Wood Floor Finishes-Oil & Water based finishes
Problems with Wood Floor Finishes
A variety of
problems may occur when applying wood floor finishes, but the source of the problem is often not
the finish itself. Here are of the most common occurrences and some tips on
how to solve the problem. For the consumer, if these problems occur, it can
help you understand the procedures involved in having the problem corrected.
Here's a quick and easy checklist to identify and solve problems
related to wood floor finishes:
This is a condition in which the finish pulls away from itself, causing
ridges in the finish, similar to an alligator's skin. This condition can
occur in both water-based and oil-modified finishes. There are many possible
causes, including poor wetting of the finish, contamination of the finish,
application under cold temperatures, application of a new coat before the
previous coat has dried, application of a heavier coat than is recommended,
or the use of thinners that cause the finish to dry too quickly. The
solution is to screen and recoat after the finish has dried sufficiently.
APPLICATION STREAKS This condition is usually associated with water-based finishes. It often
occurs when an improper spread rate is used - too much or too little finish
is applied - or if the finish is not applied evenly. Excessive air movement
and abnormally high temperatures can also be responsible for causing the
finish to dry too quickly, so that a wet edge of finish is pulled over one
that has already dried. The problem can also be caused by applying a satin
or semi-gloss finish that has not been stirred properly. The solution is to
screen and recoat after the finish has dried sufficiently.
This condition, associated with stain application, occurs when excess stain
seeps from the grain or from the spaces between boards. The most obvious
cause is excessive stain application, but low-viscosity stain may also be
the culprit. The solution is to wipe off the excess stain and let it dry
thoroughly before applying another coat. If finish has already been applied
over bleed-back, a complete resand is required.
DISCOLORATION Some finishes are amber in appearance and will yellow even further over
time. Wood lying in direct sunlight will fade over time. These are natural
changes - the former condition cannot be prevented, despite the pervasive
myth that an oil-modified finish recoated with water-based finish will stop
ambering. The latter condition can be prevented by shading the light source.
Erratic discoloration can also occur - especially in white oak - if a good
sealer is not used. This is called tannin pull.
EXCESSIVE AND EARLY WEAR
Often, the cause is improper maintenance procedures that have either failed
to fully remove grit from the floor's surface, or the introduction of water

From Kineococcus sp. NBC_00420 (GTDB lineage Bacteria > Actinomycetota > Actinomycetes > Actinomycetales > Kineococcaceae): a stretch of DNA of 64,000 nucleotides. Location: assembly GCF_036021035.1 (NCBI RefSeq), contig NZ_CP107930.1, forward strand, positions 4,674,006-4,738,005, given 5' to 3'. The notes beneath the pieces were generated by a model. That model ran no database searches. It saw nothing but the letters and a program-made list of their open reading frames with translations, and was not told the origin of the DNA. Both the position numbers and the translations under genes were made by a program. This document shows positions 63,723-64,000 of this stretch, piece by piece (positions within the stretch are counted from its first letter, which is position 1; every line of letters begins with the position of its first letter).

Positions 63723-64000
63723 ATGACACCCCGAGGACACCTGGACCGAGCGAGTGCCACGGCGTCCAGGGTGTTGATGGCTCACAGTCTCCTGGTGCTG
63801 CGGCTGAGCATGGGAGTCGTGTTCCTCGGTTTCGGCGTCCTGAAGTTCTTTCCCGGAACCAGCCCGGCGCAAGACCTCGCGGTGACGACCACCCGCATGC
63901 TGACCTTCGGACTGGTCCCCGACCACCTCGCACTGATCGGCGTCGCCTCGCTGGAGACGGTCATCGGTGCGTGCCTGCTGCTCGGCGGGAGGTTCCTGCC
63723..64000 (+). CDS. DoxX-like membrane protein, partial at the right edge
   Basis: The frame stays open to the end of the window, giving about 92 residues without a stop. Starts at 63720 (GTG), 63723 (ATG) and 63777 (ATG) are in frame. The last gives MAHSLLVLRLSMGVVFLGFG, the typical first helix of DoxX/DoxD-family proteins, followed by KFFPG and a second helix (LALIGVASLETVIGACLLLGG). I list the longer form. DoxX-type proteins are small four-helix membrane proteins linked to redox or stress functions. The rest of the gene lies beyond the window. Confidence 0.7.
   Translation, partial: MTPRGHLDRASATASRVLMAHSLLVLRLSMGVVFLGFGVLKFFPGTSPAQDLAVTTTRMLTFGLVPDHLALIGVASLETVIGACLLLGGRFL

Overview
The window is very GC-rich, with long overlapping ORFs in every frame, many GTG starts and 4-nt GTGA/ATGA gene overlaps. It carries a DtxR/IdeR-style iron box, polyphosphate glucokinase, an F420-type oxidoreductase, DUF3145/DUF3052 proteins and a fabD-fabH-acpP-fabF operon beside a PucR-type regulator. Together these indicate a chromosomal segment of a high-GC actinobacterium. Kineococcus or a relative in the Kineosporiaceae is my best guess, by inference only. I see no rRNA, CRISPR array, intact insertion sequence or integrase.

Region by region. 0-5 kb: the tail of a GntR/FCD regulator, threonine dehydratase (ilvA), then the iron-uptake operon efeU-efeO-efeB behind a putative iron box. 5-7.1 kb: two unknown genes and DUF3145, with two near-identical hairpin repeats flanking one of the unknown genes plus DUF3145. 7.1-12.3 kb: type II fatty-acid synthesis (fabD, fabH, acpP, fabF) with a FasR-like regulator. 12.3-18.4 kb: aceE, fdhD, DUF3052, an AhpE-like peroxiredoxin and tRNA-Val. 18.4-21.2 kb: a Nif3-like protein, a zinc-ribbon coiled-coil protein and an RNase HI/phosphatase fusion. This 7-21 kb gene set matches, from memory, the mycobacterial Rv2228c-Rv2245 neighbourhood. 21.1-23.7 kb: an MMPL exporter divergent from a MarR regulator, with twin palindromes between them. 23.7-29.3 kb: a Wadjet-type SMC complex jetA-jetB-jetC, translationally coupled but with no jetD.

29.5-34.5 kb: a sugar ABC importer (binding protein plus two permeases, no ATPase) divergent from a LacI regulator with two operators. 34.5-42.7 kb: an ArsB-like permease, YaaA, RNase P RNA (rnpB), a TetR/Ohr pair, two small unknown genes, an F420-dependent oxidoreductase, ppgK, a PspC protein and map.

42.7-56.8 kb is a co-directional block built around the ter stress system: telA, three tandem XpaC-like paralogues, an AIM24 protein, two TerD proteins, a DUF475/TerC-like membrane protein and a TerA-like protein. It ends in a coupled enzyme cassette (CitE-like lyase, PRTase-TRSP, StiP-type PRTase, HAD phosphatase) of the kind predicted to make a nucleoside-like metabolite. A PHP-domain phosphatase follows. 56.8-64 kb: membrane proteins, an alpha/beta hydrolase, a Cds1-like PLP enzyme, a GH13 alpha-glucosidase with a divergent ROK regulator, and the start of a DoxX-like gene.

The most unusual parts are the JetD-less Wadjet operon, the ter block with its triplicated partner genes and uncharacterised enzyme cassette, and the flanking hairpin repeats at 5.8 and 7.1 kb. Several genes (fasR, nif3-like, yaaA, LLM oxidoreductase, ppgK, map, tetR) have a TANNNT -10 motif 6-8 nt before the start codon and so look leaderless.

or strong cleaners. Dog nails, high heels and chair legs also contribute to
the problem. Make sure the customer understands proper maintenance
procedures, including regular dust-mopping with an approved wood-floor
cleaner. (Some cleaners may leave a residue that will prevent good adhesion
on a recoat.) If recoating is necessary, the owner should pay for it.
ORANGE PEEL If the surface of the finish has a texture that resembles an or- orange
peel, the problem may have been caused by rolling a finish, which then dries
too quickly. When that happens, the texture is "frozen" into place
before the finish has a chance to flow out and level. The solution is to
screen and re-coat.
PEELING, BUBBLES, BLISTERS AND
Any of these conditions can mean that the floor was not sufficiently
screened between coats of finish, or that soap or some other contaminant
substance was not removed before coating. It's also possible that the
affected coat is incompatible with the finish or stain previously applied,
or a contaminated applicator may be responsible. Problems in the top-most
finish coat can be screened and re-coated, although severe problems may
require complete sanding and refinishing.
ROUGHNESS The cause is often contamination of the finish during dry time, although
moisture beneath the floor can also cause the wood grain to rise. If a
moisture problem is evident, this must be corrected before re-screening and
Spilled water and other liquids, including the residue from incompatible
cleaners, can stain finish. Cloudy surface finish can be fixed by lightly
rubbing with a proper cleaner and buffing, although some stains require
screening and recoating. Strong chemicals should not be used to remove
STICKY BOARD SYNDROME This occurs when excessive tannic acid in the wood prevents the finish from
adhering to the wood. This is most common with oil modified finishes and
with white oak. When one board or several boards scattered throughout the
floor will not take stain or finish, the only solution is to repair the
floor by replacing the boards.
UNEVEN GLOSS OR SHEEN LEVELS
Insufficient stirring of finish prior to application, a contaminated finish
applicator and uneven sanding or finish thickness are typical culprits. All
require rescreening an re-coating. Great care should be take if using
different sheen levels. Sometimes, multiple coats of satin, three or more
coats will start to give a hazing look to the finish coat.